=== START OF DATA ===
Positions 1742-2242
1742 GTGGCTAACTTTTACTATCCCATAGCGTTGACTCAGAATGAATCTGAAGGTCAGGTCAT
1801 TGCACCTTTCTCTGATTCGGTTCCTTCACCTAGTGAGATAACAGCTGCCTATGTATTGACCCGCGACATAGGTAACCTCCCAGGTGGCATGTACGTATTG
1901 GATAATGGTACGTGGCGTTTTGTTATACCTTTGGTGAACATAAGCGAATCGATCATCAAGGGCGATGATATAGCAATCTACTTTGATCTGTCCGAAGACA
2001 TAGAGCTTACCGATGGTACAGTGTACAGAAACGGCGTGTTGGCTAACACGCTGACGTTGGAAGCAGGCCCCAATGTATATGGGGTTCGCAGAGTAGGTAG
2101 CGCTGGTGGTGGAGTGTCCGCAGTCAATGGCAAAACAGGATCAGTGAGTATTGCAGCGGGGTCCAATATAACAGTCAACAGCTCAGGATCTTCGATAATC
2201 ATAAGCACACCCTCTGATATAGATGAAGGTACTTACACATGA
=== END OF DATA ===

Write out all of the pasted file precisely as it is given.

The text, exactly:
Positions 1742-2242
1742 GTGGCTAACTTTTACTATCCCATAGCGTTGACTCAGAATGAATCTGAAGGTCAGGTCAT
1801 TGCACCTTTCTCTGATTCGGTTCCTTCACCTAGTGAGATAACAGCTGCCTATGTATTGACCCGCGACATAGGTAACCTCCCAGGTGGCATGTACGTATTG
1901 GATAATGGTACGTGGCGTTTTGTTATACCTTTGGTGAACATAAGCGAATCGATCATCAAGGGCGATGATATAGCAATCTACTTTGATCTGTCCGAAGACA
2001 TAGAGCTTACCGATGGTACAGTGTACAGAAACGGCGTGTTGGCTAACACGCTGACGTTGGAAGCAGGCCCCAATGTATATGGGGTTCGCAGAGTAGGTAG
2101 CGCTGGTGGTGGAGTGTCCGCAGTCAATGGCAAAACAGGATCAGTGAGTATTGCAGCGGGGTCCAATATAACAGTCAACAGCTCAGGATCTTCGATAATC
2201 ATAAGCACACCCTCTGATATAGATGAAGGTACTTACACATGA